For Six Californias to have made a difference in the presidential outcome, you must go back at least to 2000. In that year, the extra Electoral College votes that George W. Bush would have received by carrying three of the baby Californias might have rendered the Florida outcome moot. Bush might have won even with Gore carrying Florida. We haven’t bothered to go back and reapportion all of the 55 states that would have existed under the Six Californias plan, and the Electoral College outcome would have been so close that we can’t be sure of the exact result.
But the broader point is that it takes an astonishingly close election for the division of California to make a difference in the Electoral College result. In recent years, with the Democratic candidate carrying at least four of the new states, there would have been no meaningful change at all.
Of course the real question politically is how the Six Californias would behave going forward. It’s hard to see the heavily Democratic coastal states turning Republican any time soon, but what about the three states where Republicans would start with a narrow registration edge?
It’s possible that the very creation of new states would alter the political landscape in the Republicans’ favor. GOP candidates might be able to win down-ticket offices such as Attorney General or Treasurer, races where most voters cannot identify the candidates and vote based solely on partisan cues. In turn, those victories could allow them to build a “bench,” a set of candidates who had already won statewide races and could move on to higher-profile elections for governor or the Senate. Or, given the evidence that voters are geographically sorting themselves into distinct partisan areas, it’s possible that more conservative voters might flee the coastal Californias for a more conservative inland state (not to mention more affordable housing). If those changes were to occur, splitting the state into six component parts might help Republicans politically.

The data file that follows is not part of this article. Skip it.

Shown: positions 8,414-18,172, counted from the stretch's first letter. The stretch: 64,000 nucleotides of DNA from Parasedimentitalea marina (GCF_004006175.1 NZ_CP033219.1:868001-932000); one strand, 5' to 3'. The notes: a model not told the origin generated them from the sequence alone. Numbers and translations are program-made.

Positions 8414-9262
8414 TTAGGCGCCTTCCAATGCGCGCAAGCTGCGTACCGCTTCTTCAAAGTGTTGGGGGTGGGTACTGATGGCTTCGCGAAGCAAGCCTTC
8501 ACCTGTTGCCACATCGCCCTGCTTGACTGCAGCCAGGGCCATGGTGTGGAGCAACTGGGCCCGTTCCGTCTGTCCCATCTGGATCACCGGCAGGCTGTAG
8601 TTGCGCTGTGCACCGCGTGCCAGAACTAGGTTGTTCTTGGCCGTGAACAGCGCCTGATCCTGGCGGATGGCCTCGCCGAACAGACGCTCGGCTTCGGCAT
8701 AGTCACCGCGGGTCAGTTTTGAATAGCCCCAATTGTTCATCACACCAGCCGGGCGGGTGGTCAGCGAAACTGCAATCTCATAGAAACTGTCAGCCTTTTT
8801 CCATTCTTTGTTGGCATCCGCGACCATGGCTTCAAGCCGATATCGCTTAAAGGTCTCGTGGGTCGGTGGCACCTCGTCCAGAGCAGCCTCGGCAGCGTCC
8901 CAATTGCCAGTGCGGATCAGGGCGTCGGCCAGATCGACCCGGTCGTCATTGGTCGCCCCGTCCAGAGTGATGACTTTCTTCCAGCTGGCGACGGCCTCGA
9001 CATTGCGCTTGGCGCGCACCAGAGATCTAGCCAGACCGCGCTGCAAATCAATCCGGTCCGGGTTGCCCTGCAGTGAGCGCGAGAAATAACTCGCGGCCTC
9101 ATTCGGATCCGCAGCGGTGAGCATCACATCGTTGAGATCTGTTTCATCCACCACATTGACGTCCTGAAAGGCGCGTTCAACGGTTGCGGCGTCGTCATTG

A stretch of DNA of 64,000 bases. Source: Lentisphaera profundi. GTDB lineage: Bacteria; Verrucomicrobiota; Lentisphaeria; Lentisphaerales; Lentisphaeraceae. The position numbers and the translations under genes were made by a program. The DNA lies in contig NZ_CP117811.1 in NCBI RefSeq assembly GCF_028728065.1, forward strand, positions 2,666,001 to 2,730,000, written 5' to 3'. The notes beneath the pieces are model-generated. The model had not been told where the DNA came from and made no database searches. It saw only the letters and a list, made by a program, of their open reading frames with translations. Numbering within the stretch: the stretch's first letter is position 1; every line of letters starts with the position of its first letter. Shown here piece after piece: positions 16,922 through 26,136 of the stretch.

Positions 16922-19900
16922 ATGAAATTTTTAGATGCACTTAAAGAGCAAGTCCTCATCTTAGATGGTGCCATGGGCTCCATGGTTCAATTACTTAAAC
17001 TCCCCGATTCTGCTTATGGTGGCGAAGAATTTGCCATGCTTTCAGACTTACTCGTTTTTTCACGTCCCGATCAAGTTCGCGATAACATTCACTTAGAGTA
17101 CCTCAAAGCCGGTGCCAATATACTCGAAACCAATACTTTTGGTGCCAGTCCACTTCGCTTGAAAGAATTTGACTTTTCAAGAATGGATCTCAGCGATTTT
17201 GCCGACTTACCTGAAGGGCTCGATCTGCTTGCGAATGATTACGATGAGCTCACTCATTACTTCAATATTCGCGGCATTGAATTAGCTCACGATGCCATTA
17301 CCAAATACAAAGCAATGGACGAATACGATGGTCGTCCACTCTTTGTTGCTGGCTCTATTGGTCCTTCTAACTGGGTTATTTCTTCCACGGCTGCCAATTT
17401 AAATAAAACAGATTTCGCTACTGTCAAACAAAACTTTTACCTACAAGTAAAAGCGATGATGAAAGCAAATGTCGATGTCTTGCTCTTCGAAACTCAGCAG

But such changes would reflect a departure from the current trends. Take, for example, the would-be state of Central California, which would have the highest current Republican registration of any of the Six Californias. As we noted above, if Central California had existed 20 years ago, it would have had a Democratic registration edge, so over the last two decades Republican strength has grown. But GOP gains occurred mostly in the 90s, and in the past 10 years, the trend has reversed. Using the final Report of Registration before each November General Election, here is Republican registration in Central California from 2004 through 2012. We don’t have the final pre-November report for 2014, of course, but the GOP figure could well be down again. (These numbers use Republican registration as a share of two-party registration, so the increasing number of independents is not an issue).
Those numbers suggest fading Republican power, even in the area that would become the most Republican of the six new California statelets. Given the ever-increasing diversity of the electorate and the GOP’s difficulty in wooing Latino voters, the trend could easily continue. If so, chopping up the state could produce not merely Six Californias, but Six Democratic Californias.
Ethan Rarick is the Director of the Robert T. Matsui Center for Politics and Public Service at the University of California, Berkeley.
Jack Citrin is the Director of the Institute of Governmental Studies at the University of California, Berkeley.